60 ml of 1% collagen gel obtained according to example 1 was poured onto a 10×10 cm tray previously cooled to 4° C. The tray was transferred into a freezer compartment of a freeze-dryer previously cooled to 4° C. The freezer cycle was started down to −5° C. and the product was frozen at −5° C.
Thereafter, 20 ml of 0.25% collagen gel obtained according to example 1 was mixed with 5 ml of 1000 IU/ml thrombin solution (HUMAN THROMBIN, IMMUNO AG) and stirred at 4° C. to obtian a homogenous mixture. The mixture was poured uniformly on the top of the frozen collagen sheet, which still laid in the tray, and was previously frozen at −5° C. The tray was quickly returned into the freeze-dryer and the freezer cycle was started down to −20° C. The freeze-drying took place until the final desorption temperature of 25° C. to 30° C. was reached. The product contained a 14% water content. The resulting product was composed of 2 strongly adhering layers and was easy to cut and package. The product had the following characteristics:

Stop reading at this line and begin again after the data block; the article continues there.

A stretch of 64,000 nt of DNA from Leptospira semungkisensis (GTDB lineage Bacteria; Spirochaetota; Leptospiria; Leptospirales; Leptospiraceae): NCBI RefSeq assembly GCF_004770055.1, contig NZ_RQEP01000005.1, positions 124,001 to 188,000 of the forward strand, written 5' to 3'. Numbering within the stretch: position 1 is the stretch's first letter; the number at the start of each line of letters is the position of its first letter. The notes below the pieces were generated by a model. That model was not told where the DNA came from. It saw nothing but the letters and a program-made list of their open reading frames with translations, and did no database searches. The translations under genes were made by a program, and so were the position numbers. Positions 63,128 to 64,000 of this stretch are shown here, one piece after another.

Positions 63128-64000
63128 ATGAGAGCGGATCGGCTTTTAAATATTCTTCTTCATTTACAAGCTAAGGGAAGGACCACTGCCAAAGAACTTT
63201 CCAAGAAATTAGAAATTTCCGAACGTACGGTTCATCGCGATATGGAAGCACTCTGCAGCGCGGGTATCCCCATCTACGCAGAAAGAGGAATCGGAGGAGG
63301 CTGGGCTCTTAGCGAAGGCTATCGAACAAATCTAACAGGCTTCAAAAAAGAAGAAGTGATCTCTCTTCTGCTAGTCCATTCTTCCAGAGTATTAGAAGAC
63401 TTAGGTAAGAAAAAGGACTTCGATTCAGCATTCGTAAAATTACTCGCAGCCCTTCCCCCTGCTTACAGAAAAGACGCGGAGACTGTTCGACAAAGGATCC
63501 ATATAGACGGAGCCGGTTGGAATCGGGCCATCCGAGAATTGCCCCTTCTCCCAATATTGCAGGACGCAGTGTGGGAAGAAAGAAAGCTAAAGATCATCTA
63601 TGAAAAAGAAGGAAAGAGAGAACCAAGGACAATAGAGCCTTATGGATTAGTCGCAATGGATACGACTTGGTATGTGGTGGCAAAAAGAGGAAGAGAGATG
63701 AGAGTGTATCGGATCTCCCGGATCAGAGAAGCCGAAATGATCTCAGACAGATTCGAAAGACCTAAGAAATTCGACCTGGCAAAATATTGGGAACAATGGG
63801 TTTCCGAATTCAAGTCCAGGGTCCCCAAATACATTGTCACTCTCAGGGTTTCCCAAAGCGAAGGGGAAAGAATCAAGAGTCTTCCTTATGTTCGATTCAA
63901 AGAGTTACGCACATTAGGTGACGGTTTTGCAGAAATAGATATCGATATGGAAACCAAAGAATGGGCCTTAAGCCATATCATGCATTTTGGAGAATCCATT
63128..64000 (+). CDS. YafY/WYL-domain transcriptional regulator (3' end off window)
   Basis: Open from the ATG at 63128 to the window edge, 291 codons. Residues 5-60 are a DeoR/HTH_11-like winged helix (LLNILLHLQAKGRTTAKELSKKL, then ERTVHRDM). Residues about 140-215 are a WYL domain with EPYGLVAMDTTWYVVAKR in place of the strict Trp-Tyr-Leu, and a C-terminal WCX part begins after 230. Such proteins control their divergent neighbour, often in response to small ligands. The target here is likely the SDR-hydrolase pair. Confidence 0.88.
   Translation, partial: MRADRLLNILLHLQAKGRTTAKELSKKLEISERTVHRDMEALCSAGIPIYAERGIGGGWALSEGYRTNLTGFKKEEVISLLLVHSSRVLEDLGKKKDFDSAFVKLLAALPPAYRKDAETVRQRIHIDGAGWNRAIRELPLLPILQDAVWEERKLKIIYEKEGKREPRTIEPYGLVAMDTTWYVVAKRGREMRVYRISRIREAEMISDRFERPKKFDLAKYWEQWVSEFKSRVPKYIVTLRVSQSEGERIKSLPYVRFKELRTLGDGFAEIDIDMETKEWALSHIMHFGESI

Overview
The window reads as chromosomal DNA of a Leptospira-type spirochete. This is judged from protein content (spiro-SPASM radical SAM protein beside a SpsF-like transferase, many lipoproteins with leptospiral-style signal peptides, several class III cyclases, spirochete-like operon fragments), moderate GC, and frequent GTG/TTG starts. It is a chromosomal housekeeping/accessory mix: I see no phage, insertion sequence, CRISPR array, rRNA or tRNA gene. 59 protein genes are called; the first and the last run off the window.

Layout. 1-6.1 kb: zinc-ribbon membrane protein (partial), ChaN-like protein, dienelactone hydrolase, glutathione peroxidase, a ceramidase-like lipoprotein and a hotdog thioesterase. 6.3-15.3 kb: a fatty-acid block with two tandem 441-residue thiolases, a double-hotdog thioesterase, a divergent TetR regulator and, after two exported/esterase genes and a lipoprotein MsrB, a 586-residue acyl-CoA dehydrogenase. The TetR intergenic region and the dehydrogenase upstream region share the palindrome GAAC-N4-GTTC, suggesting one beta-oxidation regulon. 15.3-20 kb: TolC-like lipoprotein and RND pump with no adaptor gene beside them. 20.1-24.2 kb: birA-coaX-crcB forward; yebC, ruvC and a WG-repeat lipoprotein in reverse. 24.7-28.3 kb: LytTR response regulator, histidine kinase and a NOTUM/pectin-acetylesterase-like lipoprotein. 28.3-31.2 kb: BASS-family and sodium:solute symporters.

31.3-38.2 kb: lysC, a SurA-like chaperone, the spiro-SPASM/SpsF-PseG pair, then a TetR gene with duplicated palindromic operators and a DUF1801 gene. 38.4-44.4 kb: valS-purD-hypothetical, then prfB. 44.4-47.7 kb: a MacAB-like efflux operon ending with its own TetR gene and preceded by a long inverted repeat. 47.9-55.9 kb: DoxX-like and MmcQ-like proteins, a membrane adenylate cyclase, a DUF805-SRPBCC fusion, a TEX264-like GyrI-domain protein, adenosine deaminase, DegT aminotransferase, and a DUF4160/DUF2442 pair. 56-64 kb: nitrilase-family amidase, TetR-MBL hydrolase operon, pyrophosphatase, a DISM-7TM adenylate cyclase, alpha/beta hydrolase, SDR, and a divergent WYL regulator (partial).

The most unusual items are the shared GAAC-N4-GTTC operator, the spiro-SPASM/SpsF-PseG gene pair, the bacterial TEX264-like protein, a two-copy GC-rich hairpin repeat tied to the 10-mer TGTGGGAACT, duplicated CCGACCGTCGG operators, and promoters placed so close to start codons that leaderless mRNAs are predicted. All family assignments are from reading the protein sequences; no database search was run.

A superimposed layer of fibrinogen combined with a low concentration of collagen was prepared as follows: 20 ml of 0.25% collagen gel obtained according to example 1 was mixed with 6.5 ml of 80 mg/ml fibrinogen solution (HUMAN FIBRINOGEN, IMMUNO AG) at 4° C. The mixture was poured uniformly on the top of the frozen collagen-thrombin sheet, which was provided in a tray, previously frozen at −5° C. The tray was transferred into the freezer compartment of a freeze-dryer and the freezer cycle was started down to −20° C. The final desorption temperature was 20° C. to 30° C., the final water content was about 15%. The resulting product was composed of 3 strongly adhearing layers and was easy to cut and package. The product had the following characteristics: